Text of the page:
WAYMARKED TRAILS

If you are feeling energetic you can try one of the three waymarked trails which have been established on the Common in a joint project between The Friends of Skipwith Common, Natural England and the landowner Escrick Park Estate.
Please download the map  Waymarked trails map.pdf
 
Bombs and Lizards (red)
From King Rudding Lane car park a flat, wide route takes you around part of this National Nature Reserve following the old WWII runways and tracks. The surface of the trail is uneven and ridged tarmac or concrete. There are accessible boardwalks and the option of visiting a raised observation tower. The distance of the route is 2.0 miles (3.3 km) or there is the option of the shorter 0.75 mile (1.2km) Bomb-bays loop section of this route. There are no stiles on this route.
Red Route  Red Route.pdf
 
Hidden Archaeology (blue)
A circular walk on the Common starting from Sands Lane car park, which encompasses some of the older archaeological features. The route is flat with some of the trail on tarmacked surfaces and some on sections of unmade paths with uneven surfaces - narrow in places. The distance of the route is 2.6 miles (4.2 km). There are no stiles on this route.
Blue Route Blue Route.pdf
 
Skipwith Explorer (yellow)
A half-day circular walk, that can be started from either King Rudding Lane car park or Sands Lane car park, which takes you around most of the path network on the site and through the historic village of Skipwith whilst avoiding the dangerous boggy sections of the Common. Whilst some of this flat route is on a tarmacked or concrete surface much of it is on unmade, uneven paths - narrow in places. The distance of this route is 5 miles (7.7km) or 6 miles (9.3km) if  undertaking the optional Danes Hills loop. There are three stiles on this route.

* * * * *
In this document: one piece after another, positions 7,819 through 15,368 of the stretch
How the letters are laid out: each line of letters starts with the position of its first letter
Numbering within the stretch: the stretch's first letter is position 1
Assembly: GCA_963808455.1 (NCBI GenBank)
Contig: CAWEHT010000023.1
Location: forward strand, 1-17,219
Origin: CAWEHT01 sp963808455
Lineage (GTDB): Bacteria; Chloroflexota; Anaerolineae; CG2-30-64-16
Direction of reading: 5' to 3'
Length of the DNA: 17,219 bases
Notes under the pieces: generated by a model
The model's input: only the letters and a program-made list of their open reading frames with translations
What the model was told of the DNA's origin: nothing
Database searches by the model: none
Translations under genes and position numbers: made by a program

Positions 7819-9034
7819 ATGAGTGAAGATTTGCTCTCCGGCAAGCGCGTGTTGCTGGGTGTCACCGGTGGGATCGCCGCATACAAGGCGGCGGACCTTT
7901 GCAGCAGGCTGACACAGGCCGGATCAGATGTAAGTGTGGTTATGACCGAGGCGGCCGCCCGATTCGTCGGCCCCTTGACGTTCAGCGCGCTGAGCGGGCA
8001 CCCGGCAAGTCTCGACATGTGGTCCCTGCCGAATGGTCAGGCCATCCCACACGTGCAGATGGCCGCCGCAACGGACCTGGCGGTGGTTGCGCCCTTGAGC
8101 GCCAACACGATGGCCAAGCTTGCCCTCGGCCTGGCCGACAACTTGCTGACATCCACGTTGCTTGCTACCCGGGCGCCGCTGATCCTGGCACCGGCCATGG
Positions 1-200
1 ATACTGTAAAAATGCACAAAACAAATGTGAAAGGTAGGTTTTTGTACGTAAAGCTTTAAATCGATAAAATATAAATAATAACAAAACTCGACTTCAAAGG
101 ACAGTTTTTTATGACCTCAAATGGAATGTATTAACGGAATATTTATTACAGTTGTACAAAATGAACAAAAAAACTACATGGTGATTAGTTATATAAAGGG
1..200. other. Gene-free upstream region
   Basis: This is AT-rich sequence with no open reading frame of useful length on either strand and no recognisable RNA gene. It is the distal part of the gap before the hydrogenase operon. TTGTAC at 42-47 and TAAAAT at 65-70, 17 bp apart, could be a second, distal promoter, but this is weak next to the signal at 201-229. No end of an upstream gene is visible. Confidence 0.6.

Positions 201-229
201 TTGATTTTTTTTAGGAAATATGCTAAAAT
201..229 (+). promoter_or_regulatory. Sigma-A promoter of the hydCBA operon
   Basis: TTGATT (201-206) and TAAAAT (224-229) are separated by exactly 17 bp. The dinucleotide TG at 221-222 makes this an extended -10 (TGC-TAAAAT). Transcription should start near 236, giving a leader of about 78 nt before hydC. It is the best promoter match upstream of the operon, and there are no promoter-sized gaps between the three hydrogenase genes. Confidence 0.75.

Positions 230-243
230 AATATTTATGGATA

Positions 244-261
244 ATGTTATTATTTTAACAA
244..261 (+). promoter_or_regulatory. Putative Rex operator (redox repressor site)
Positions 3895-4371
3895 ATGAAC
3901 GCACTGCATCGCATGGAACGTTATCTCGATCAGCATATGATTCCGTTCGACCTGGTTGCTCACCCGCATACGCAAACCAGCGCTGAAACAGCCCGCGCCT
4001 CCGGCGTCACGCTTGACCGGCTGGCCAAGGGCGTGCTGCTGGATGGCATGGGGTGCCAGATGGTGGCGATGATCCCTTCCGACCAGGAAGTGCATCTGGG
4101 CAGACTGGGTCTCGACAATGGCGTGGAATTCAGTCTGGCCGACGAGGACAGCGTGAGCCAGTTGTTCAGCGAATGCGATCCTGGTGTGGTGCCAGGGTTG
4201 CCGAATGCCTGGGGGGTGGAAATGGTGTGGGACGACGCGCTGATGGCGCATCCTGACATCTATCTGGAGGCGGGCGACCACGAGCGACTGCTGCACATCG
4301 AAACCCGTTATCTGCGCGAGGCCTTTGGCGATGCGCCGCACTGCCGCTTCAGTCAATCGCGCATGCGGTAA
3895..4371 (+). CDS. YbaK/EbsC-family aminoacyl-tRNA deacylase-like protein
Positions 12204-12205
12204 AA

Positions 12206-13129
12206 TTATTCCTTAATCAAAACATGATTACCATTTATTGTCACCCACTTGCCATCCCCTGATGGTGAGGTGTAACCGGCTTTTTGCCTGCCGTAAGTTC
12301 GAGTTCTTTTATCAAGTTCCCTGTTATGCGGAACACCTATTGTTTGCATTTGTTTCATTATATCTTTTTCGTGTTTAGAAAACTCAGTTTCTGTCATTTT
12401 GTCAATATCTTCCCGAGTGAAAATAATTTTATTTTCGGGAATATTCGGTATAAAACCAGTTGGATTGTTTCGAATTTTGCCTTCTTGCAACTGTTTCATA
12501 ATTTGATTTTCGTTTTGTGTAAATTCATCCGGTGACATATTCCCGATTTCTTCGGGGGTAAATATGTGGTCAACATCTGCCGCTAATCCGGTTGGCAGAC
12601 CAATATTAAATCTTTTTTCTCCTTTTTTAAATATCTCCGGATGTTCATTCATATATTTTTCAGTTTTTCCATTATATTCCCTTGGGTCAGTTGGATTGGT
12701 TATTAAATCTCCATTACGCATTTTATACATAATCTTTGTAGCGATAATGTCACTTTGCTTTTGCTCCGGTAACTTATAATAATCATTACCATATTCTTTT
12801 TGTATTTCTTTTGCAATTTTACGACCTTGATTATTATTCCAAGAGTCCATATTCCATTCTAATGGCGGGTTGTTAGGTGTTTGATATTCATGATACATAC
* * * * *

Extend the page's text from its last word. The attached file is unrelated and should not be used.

Yellow Route Yellow Route.pdf

We hope that you have fun following the trails and reading the leaflets which cover the key areas of this National Nature Reserve

Dog Walkers - please note that it is a legal requirement under the CRoW (Countryside and Rights of Way) Act to keep dogs on leads and under close control when on open access land such as the Common, to reduce disturbance to ground nesting birds and to prevent harm to the grazing livestock (six sheep have been injured or killed by dog attacks this year). Please be responsible and obey the new signs by keeping your dogs on leads and under close control so that the wildlife can thrive in this National Nature Reserve. Thank you.

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